Yeah it’s quite handy to have a before and after picture to analyse In my opinion.
correct! gone those days when paper pen was needed to keep the records of trades.
Especially as most brokers will send a nice summary at the end if the day.
Sounds like most of you folk are missing the point here with recording a trade journal - it’s not the same as a broker statement at all. If you’re just interested in entry, exit, TP and SL prices then you’re not using a journal in the correct way. The above data is the least important aspect of a journal - rather you want to quantify all of the variables that resulted in your trade taking place, this is how you are able to analyse an edge and expectancy of your trade plan. You can then look for these profit generating variables or combinations within in real time to replicate gains and avoid losses.
What use is a broker statement when looking at a trade that resulted in a loss…“oh yea, i’ll just never ever trade from that level again in that pair”
Let’s have some common sense, you’re just making your work harder for yourself?
@anon46773462 was on the money with what a trade journal should capture.
You guys are so far off track here that you haven’t even understood the issue let alone have anything sensible to say about it.
A trade summary is absolutely nothing to do with a trade journal.
And, yes, even us veterans have learnt to use a PC instead of a pen and pencil.
Spreadsheets such a Excel are designed for analytical purposes and they are tools that are so invaluable to trading for that very reason.
One of the biggest reasons why so many of you beginners (yes you) lose your accounts or give up in exasperation is because you are too lazy to learn from your trades and systematically progress towards the light.
You have come to accept that misconception that it “takes years to learn forex” just because it is quoted by so many other naive beginners, and just rely on trading off the cuff or jumping from one method to another, trying this, trying that - without even bothering to understand what any particular method is actually based on - and end up going round and round in circles or, even worse, spiralling neatly and fluidly down the plughole.
Do your homework, study your trades, study the “what-if” if you had done something different. Build consistently, look for what is missing, reject what is superfluous, concentrate on your risk/money management.
For goodness sake, you are trying to develop a professional business for yourself - work at it, open your minds and don’t be so opinionated about things you clearly know nothing about ----yet!
Good luck will follow if you work at it although it won’t actually be luck at all! It will be the fruit of your efforts and fruit that you can be truly proud of.
I am right now off to the post office to collect my new Galaxy S10+ - a little treat for myself from last month’s excess. You should be able to do the same and lots more…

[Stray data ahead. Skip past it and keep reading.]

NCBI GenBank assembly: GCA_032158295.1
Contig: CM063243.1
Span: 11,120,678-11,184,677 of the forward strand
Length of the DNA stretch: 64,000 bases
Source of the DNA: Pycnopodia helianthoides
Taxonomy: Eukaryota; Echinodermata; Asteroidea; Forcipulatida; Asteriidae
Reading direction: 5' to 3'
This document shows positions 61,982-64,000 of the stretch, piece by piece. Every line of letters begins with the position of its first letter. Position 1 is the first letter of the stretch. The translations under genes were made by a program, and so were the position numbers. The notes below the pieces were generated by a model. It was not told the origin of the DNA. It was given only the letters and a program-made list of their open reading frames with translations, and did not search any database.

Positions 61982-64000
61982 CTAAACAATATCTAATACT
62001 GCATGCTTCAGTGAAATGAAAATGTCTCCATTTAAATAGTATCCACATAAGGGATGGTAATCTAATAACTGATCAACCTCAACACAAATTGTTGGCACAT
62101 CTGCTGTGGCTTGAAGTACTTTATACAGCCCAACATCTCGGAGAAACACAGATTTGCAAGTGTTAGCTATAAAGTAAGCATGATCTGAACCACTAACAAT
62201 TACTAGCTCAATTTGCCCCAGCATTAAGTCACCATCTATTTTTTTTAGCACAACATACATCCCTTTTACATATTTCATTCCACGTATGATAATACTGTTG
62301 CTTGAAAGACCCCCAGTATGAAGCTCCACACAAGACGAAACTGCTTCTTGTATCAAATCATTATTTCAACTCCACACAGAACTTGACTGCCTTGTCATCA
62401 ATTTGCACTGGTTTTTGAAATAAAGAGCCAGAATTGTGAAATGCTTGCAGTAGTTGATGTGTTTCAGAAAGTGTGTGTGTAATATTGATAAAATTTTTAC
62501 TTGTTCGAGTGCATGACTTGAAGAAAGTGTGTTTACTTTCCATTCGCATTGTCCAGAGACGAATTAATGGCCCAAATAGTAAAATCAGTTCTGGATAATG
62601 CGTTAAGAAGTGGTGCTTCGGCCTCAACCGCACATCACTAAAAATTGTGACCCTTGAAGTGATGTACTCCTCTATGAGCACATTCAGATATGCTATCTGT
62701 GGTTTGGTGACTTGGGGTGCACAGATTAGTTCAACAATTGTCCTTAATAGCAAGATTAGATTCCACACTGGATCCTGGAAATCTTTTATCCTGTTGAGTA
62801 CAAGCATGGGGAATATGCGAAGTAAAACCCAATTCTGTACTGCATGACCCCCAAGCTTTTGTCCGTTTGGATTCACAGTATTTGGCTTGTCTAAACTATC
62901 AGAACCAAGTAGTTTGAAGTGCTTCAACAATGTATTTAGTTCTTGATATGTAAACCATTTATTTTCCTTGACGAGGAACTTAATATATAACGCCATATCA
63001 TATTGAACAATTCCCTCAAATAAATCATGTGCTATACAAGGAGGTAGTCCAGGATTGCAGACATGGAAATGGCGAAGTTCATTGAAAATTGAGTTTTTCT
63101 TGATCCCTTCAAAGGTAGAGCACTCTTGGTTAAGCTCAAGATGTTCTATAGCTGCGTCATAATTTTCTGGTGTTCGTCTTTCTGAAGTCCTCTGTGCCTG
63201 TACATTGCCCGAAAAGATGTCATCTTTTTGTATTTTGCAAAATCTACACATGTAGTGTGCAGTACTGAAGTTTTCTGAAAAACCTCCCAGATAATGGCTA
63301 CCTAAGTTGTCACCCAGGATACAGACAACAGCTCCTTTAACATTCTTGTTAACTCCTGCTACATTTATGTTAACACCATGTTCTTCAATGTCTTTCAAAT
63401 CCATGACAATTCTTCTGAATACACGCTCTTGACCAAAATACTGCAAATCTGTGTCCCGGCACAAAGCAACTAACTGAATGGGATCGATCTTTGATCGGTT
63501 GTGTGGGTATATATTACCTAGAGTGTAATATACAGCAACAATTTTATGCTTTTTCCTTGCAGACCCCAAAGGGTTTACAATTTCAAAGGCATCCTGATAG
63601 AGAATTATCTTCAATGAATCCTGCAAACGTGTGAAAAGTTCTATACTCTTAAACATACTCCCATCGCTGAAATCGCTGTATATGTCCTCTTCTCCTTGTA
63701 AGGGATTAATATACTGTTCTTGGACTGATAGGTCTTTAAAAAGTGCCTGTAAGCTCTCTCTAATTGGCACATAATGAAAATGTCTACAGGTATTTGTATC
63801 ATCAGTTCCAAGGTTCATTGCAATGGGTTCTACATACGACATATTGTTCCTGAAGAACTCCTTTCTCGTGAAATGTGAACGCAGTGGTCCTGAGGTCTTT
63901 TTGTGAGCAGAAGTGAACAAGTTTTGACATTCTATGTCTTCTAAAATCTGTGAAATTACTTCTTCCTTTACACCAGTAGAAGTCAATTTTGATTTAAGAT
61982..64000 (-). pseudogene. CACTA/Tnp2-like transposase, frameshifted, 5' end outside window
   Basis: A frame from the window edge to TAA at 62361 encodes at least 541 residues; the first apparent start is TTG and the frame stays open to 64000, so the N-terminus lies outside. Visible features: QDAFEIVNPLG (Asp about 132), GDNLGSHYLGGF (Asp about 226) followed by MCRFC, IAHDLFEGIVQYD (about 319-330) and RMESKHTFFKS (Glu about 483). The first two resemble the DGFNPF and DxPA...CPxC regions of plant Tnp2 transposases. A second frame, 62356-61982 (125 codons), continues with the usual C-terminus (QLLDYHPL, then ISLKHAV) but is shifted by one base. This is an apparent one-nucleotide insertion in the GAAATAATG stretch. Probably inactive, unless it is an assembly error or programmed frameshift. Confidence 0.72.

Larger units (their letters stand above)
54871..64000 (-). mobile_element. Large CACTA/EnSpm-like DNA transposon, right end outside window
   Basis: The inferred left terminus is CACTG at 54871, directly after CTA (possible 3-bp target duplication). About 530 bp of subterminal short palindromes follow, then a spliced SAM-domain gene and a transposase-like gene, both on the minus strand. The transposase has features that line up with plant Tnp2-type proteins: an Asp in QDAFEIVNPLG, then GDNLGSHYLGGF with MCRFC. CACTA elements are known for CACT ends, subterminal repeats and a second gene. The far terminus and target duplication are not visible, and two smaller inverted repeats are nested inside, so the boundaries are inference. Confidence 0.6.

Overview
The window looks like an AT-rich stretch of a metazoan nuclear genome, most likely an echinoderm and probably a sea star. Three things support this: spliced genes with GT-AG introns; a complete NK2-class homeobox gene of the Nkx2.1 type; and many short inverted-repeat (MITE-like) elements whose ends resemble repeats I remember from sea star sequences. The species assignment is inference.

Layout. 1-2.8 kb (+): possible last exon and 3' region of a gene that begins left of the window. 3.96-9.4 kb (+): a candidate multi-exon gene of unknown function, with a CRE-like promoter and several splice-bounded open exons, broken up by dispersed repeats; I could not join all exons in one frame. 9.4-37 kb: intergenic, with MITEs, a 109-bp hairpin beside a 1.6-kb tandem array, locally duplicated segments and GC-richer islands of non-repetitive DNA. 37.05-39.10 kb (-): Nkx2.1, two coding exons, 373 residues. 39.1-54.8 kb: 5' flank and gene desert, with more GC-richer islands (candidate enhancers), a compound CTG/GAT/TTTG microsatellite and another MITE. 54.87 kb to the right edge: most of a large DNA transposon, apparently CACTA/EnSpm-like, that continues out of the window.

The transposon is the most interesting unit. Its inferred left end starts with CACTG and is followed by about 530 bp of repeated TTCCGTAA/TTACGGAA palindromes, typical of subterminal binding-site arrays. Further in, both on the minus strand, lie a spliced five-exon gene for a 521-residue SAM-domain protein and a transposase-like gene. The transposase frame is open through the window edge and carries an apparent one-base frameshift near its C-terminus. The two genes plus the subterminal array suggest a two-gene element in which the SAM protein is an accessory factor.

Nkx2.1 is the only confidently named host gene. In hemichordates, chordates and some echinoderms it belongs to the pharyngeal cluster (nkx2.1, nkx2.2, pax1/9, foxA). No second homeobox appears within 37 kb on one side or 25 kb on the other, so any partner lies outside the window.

Well you can simply add your account to the monitoring service website like myfxbook, it provides all necessary data about your trading performance.
hi mixm, i hope you’ve already appreciated from the excellent and helpful comments of Manxx and Mr Sandwich, above, that some posts here answer your question rather better than others, and are the ones to which you should pay attention
just to reiterate what Manxx has helfpully and accurately pointed out above, the three comments ive requoted here really are so far off track that their posters honestly haven’t understood the point, let alone having anything useful to say about it
Yes, that kind of service is certainly a step in the right direction, but it is not the whole answer and tends to just offer an overall summary of various attributes.
A useful extension of such statistical analysis is to look at what occured during a trade set-up beyond what one actually did.
For example, I enter every trade set-up that occurs in the Instruments that I follow including the maximum profit and drawdown, duration, in some cases the day of week and session as well, etc whether I have actually traded them or not. I record which chart set-ups functioned and which didn’t and a number of other criteria. Against this I enter my own trade details.
After each trade and at the end of each month I go through the data and identify what changes/tweaks may or may not be sensible to reflect changing market conditions.
I actually spend far more time with my journal, or trade record, or whatever one wants to call it, than I do with my trades.
I realise this is not so feasible or necessary in the case of high volume trading, but I would suspect that most newcomers to trading are handling no more than 2-5 trades per day, if that.
In addition to the information that such a journal provides, it also helps to instil a sense of discipline in one’s trading and a more consistent application of one’s trading rules.
But that’s just my view of things, I have said enough here. Time to go and play…
Yes, I keep a detailed journal of all trades.